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Ryan Harris feeling right at home as he emerges as top right tackle in Denver

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ENGLEWOOD, Colorado — Ryan Harris feels right at home, enjoying the orange-clad crowds and orange sunsets at training camp once again.

The eighth-year offensive tackle from Notre Dame kept his house in suburban Denver when the Broncos gave up on him back in 2010.

He retreated there after the Eagles cut him in 2011 and he decided against relocating when he made a comeback in Houston, where he played two years before going to Kansas City in 2014.

"I love the Denver area, especially the food scene," said Harris, who refuses to fuel up at fast-food joints. "As athletes, you're always trying to look for fresh ingredients, and Denver's got a great food scene, whether you're getting sandwiches or dinners, you've got fresh farm-to-table."

Harris signed with the Broncos on May 28 after Ryan Clady blew out his left knee. The Broncos wanted to add depth and experience to a young offensive line, but they've gotten much more than that.

Harris, who didn't have to hire any movers when he signed, saved his big move for the first week of training camp when he leapfrogged Chris Clark and Michael Schofield and wedged himself into the starting lineup at right tackle.

"Tackles are hard to find," coach Gary Kubiak said. "When we had the unfortunate thing happen to (Clady), for us to get right on top of getting Ryan Harris in here, boy, it looks bigger each and every day."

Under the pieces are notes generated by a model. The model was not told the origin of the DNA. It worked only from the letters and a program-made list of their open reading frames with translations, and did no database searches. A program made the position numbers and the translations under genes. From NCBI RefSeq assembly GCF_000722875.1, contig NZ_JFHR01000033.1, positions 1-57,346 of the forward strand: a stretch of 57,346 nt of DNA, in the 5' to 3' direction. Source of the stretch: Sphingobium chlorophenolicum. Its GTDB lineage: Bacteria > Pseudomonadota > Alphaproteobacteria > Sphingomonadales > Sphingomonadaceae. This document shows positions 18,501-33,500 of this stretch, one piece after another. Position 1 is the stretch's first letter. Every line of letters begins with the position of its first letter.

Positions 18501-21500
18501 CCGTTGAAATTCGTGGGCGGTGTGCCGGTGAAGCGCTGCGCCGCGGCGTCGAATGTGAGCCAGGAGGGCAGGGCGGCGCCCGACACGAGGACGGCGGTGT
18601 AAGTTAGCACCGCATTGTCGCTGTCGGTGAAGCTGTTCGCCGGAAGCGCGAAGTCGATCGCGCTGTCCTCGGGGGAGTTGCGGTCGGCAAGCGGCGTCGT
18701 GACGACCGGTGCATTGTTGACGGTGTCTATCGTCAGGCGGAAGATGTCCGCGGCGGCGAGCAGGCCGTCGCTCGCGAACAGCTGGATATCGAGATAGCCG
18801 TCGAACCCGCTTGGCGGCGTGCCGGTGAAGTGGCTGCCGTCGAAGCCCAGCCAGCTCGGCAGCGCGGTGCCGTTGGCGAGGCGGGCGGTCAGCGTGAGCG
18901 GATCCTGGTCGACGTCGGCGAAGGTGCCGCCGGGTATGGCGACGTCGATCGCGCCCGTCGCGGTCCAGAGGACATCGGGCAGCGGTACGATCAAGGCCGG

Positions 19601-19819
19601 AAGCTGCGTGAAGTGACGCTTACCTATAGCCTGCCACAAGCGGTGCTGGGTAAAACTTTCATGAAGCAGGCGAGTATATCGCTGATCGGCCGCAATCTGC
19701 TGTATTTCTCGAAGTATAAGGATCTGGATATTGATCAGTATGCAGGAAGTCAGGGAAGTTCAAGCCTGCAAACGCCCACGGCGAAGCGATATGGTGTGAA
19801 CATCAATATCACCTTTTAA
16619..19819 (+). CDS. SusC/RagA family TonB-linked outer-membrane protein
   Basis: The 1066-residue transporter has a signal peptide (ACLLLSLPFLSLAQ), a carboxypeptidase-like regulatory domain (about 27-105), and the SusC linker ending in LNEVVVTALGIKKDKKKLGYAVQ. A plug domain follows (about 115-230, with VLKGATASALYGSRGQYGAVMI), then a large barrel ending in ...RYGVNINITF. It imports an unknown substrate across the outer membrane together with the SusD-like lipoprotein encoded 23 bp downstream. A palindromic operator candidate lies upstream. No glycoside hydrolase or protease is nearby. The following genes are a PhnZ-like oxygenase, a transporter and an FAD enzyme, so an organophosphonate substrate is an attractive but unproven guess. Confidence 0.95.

Harris didn't have to search out any new restaurants. In fact, one of the biggest changes since he last played for the Broncos was the gourmet chef the team hired last year.

"It's been an easy transition," he said, smiling.

Also protecting 39-year-old quarterback Peyton Manning — who worked out of the pistol Friday — is veteran right guard Louis Vasquez and three players whose next NFL snap will be their first: Ty Sambrailo, Max Garcia and Matt Paradis.

Harris said all this angst over the young offensive line is nothing new to him.

"My first year I started here, 2008, Ryan Clady was a rookie and I had never played and people had concerns there and I think we gave up 12 sacks on the whole season," Harris said. "And that goes back to the whole thing 'you're not until you are.' And that happens very quickly. You're not experienced until you play and then all of a sudden you're an experienced group."

Harris said he's constantly peppered with questions from the young O-linemen, and not just about football.

"There's so much they're dealing with," Harris said, like where to get groceries and gas, whether to buy or rent.

"There's a lot coming at them outside of football and then you add the fastest, strongest players they've ever played against and there's a lot happening," Harris said. "So, I try to really engage the young guys and say, 'Hey, I saw that happen. Think about doing it this way or do it that way.' Because there are a lot of questions."

That mentorship must be paying off. Pro Bowl linebackers DeMarcus Ware and Von Miller said they see daily improvement from the young, revamped O-line.

"They're all in sync and they're all working together," Miller said. "That's what you want in an offensive line. If you have five guys, five tough guys, working together, it's going to be pretty tough on the other team. That's what we see out here with those guys. You can't even tell they're rookies."

NOTES: WR Emmanuel Sanders (hamstring) sat out Friday. Kubiak called his injury "very minor." ... Solomon Patton, claimed off waivers from Tampa Bay in May, caught two deep balls, one from Manning and the other from Trevor Siemian. "Obviously, we know his returning is a specialty of his. But if he can go out there and make plays as a wide out, it's going to make him even more valuable to making this football team," Kubiak said.


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